Aunt Janet’s advice & picture book news

See, the thing about my Aunt Jan was, she didn’t have much patience for moping. “Knock it off and get to work,” I can hear her saying. So I have to stop. Right. Now. Don’t get me wrong, I am still very, very sad about her death. But I am afraid she’ll haunt me if I don’t live the way she taught us, which means hard work, laughter, and integrity.

So back to work.

I’ve talked about my writing process here a couple of times. For my new novel, I am approaching it a bit differently. First, it is historical fiction, so it has to be grounded in actual events. That means I have to know what the heck I am talking about. (Which is why I am reading myself blind right now.) It also means I have to work from an outline from Day One. So as I am researching and finding the nuggets that I want to include, I am also building an outline for the book itself. This feels good. Right now the outline is very rough. I am psyched about filling it in.

The sketches for my new historical picture books have been arriving. I LOVE THEM!!! They are brilliant and funny and I wish, I wish I could show them to you right now, but if I do, the publishing gods will frown. As the book moves farther along in the publication process, I’ll keep you updated. As soon as I can share things like the title and peeks at the art, I will. (I think we’re shooting for a Summer 2007 publication date.)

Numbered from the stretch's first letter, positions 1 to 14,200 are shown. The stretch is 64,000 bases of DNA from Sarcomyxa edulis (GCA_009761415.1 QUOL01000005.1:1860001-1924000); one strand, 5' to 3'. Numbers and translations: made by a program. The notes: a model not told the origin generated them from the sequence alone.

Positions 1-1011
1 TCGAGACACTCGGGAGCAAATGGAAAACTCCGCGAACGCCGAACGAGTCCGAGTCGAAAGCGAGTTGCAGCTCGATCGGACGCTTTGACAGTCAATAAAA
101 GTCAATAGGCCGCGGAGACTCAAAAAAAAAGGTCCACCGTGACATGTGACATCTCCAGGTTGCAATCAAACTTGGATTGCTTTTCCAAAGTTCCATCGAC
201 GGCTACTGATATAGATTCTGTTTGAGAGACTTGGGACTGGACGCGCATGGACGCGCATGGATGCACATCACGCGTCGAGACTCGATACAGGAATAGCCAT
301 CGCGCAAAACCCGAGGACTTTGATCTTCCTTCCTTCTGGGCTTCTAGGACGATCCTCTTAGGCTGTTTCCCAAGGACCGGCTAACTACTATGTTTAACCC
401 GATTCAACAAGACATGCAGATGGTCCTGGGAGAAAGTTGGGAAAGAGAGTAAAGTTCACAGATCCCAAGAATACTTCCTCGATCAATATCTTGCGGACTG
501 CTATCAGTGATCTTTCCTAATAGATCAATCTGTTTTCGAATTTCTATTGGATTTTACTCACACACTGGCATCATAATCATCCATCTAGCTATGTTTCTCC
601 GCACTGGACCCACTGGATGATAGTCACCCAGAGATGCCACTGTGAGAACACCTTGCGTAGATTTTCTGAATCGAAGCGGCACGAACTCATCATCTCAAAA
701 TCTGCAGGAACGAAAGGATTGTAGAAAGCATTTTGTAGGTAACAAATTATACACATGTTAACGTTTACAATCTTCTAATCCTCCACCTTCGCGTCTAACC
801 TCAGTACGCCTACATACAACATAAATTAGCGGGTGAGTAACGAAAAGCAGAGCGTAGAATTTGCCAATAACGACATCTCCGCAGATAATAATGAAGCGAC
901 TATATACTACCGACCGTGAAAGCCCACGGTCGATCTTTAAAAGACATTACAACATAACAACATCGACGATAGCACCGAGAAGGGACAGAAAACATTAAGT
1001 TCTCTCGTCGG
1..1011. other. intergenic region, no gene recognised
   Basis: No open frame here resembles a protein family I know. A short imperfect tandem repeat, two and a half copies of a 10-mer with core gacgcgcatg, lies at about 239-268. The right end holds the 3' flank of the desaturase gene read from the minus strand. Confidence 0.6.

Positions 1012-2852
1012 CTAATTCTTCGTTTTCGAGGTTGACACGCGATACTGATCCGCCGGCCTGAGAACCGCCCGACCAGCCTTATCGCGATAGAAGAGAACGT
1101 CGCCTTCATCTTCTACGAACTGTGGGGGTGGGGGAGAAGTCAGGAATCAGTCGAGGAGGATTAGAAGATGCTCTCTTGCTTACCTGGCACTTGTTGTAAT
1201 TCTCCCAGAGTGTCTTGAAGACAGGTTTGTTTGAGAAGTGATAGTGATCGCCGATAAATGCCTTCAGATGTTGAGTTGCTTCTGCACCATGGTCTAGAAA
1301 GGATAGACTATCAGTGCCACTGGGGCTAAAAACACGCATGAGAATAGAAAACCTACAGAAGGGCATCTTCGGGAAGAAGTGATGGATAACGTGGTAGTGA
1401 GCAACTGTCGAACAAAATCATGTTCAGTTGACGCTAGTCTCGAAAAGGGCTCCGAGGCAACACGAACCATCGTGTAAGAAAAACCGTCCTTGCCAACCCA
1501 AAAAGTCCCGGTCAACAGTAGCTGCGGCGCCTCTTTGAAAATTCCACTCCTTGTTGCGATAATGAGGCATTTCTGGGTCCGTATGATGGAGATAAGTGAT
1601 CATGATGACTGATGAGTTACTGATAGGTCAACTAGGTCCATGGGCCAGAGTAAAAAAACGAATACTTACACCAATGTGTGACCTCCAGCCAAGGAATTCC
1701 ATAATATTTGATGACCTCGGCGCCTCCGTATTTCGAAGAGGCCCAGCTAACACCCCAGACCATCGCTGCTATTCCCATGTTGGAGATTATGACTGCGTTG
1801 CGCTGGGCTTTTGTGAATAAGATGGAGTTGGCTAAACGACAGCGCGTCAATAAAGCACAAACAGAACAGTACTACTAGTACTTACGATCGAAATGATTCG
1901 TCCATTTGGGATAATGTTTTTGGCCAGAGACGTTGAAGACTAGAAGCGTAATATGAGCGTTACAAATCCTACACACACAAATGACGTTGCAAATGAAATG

PS – Here is what made me smile this morning. A little birdie forwarded a link to a teen’s blog, to an entry where she wrote that she was supposed to be studying for her Chemistry Regents, but she was reading CATALYST instead. ::grinning::

PPS – Thank you so much to everyone who wrote with such kindness and support yesterday, especially those folks who asked that their screened comments remain screened. Much appreciated.

25 Replies to “Aunt Janet’s advice & picture book news”

  1. PS – Here is what made me smile this morning. A little birdie forwarded a link to a teen’s blog, to an entry where she wrote that she was supposed to be studying for her Chemistry Regents, but she was reading CATALYST instead. ::grinning::

    Does that made you a bit of a bad influence? lol.

  2. PS – Here is what made me smile this morning. A little birdie forwarded a link to a teen’s blog, to an entry where she wrote that she was supposed to be studying for her Chemistry Regents, but she was reading CATALYST instead. ::grinning::

    Does that made you a bit of a bad influence? lol.

  3. PS – Here is what made me smile this morning. A little birdie forwarded a link to a teen’s blog, to an entry where she wrote that she was supposed to be studying for her Chemistry Regents, but she was reading CATALYST instead. ::grinning::

    Does that made you a bit of a bad influence? lol.

    1. The Revolutionary War is a forgotten war in many parts of the country. I imagine that it is still part of regional culture in the Northeast, especially in lha’s neck of the woods, just as the War of Northern Aggression 🙂 is still part of Southern culture. To the rest of the country, however, the Revolution has lost some of its meaning, especially in western states where a house built in 1960 is considered an historic building.